SIGIA-L Mail Archives: SIGIA-L: UML for Information Architectur
SIGIA-L: UML for Information Architecture: an interesting idea!
Date: Wed Jun 28 2000 - 11:15:52 EDT
This is my first post to SIGIA. I've sometimes been found opining
over on InfoDesign-Cafe.... Anyhow, this topic piqued my interest.
The evolution of "the web" from serving static HTML documents
to delivering today's dynamic, full-scale applications clearly
brings the task of "creating the web" much closer to software
engineering. In its current state, web creation represents
perhaps the tightest coupling of right-brain/left-brain stuff
we've ever seen:
It used to be that a graphic designer could pass him/herself off
as a "new media guru" just by learning a little HTML, but as more
functionality and dynamism has crept in I think these folks have
had a harder time. I think many use borrowed libraries of e.g.
instances of this practice).
On the other hand, the world seems to be full of design-starved
web sites hacked together by propellerheads with no interest in
usability, good visual design, IA, you name it. They seem not to
understand that "good" code has no impact on the user/customer
I'm interested in investigating and _furthering_ the merge between
information design and software engineering. Toward that end, I
think about how what is known in SE can be applied to ID and vice
Regarding the choice of a notation for IA use, someone suggested
UML as a possibility. I found this interesting because we're start-
ing to see instances of UML use in web app design in the field. How-
ever, I wonder how much IA stuff has been considered thus far. I bet
it could be used rather well.
--I declare the fact that I work for a Rational-alternative UML
tools vendor now, in the interest of full disclosure! :-) --
Lawrence Lipkin wrote:
>The sites that we make are always dynamically served. We're starting to see
>lots of variables from business logic, personalization, etc. determining
>what is served within our page templates.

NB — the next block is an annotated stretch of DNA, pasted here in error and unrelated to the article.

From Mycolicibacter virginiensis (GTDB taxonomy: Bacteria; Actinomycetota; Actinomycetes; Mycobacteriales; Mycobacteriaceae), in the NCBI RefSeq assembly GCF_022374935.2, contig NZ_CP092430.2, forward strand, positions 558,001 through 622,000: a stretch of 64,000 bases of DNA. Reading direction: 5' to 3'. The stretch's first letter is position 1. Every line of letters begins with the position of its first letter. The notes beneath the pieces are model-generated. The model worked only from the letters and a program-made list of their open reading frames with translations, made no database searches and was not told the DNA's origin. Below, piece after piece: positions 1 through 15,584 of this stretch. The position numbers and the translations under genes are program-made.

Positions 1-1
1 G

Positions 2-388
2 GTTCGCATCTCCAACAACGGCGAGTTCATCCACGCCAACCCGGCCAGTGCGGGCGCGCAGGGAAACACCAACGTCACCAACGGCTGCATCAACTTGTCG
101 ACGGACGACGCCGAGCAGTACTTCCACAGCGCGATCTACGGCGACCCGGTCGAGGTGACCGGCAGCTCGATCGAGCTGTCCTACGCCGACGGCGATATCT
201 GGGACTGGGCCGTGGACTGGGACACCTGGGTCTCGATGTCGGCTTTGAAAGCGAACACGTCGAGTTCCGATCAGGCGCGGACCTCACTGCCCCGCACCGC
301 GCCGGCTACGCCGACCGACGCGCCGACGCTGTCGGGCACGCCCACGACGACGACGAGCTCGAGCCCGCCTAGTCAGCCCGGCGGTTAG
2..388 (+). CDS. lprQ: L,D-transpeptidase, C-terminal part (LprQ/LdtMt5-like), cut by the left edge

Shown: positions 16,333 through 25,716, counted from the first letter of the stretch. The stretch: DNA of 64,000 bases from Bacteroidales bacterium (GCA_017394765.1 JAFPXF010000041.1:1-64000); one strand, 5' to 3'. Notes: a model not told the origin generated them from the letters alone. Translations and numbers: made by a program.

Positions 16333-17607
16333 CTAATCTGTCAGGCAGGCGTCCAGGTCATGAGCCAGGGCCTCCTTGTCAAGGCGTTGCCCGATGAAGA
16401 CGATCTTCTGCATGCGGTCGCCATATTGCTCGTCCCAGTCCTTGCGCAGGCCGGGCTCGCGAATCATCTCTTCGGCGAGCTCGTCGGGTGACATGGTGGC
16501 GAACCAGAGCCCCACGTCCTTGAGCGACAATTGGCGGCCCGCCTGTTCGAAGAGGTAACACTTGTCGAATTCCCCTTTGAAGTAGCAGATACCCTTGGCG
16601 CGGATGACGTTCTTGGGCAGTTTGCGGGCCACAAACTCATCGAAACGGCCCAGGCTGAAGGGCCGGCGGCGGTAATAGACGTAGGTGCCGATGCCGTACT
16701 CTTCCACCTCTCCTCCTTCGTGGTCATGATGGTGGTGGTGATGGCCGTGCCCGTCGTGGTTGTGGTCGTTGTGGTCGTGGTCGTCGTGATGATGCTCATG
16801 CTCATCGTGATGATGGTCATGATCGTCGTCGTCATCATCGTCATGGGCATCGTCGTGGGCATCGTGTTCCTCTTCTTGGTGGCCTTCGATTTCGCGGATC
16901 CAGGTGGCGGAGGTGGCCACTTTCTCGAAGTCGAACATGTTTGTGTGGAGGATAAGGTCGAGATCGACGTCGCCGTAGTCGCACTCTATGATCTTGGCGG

I think the thing to borrow here from the world of object-oriented s/w
engineering is "classes" vs. "objects"/"instances". The idea of dynamically
synthesized web pages fits in well here, especially in the increasingly
popular model of a "framework" of web page templates fleshed out on-the-fly
with content from a "content repository" of some sort. For example, you may
have 56 "product" pages in a subweb of "our products". Each individual prod-
cut is a member of the class Product. Also, you can sort-of think of the
relationship between the "Our Products" page and the Class of "products"
as being a Generalization. The details of the "content" bits that fill in
specific areas of the templates can be thought of as specifying the "attrib-
utes" of each Object in the Class "Products". This will only be understood
by OO-familiar folks but I don't have room to explain it here; besides I
ramble on for too long as it is.
Now that XML is here, I wonder if the mapping of "content bits" to "Class
attributes" is made more conceptually straightforward.
>At some point a "page" is really just a contextual instance of behavior
>determined by a series of components on a server.
I tried to say this another way above.
The benefit is, I think, from an Information _Architecture_ POV: You don't
have to worry about all the possible instances of every combination of
content bits. Besides, that is not the point of architectural descriptions.
You want a "high level" view of the site structure. Such a view can be
refined to give more detail as needed (part of the beauty of the object-
oriented approach and UML). Typically in s/w engineering, you want a static
"architectural" view and a dynamic "behavioral" view. I don't know much
but I would venture to guess that they could be modeled well with UML's
>The high level sitemaps that we make have become more like filmic
>storyboards for describing a user experience to our clients. They are an
>extremely necessary step in the design process -- but always trending
...that's exactly the point. Yes; extremely necessary in order to start
defining the architecture that won't change. However, we abstract so as
not to get bogged down in as-of-yet unneccesary (or more likely, UNKNOWN!)
Sometimes the architecture changes dynamically too. There are ways to
>The abstraction is inadequate to describe all of the possible instances of
>user experience -- but very good for talking about what is most important.
The problem I find in trying to discuss this with people is that I either
find propellerheads or artists, but not so many good combinations of both.
Admittedly, I'm more of the former. I live vicariously through my wife,
who is trained in art and architecture but has programmed for fun since she
was 10. Although my formal training is in electrical engineering and s/w,
I'm quite interested in IA, usability, graphic design, document design, the
works. It is all vitally important for successful software experiences.
The sooner the software industry learns this, the better we all will be.
Here's an instance of UML use in web design:
I haven't checked it out yet but I doubt I'd find IA modelling. This web
page gives me the impression that the book is written from a pure s/w POV.
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: Sun Nov 23 2003 - 22:54:20 EST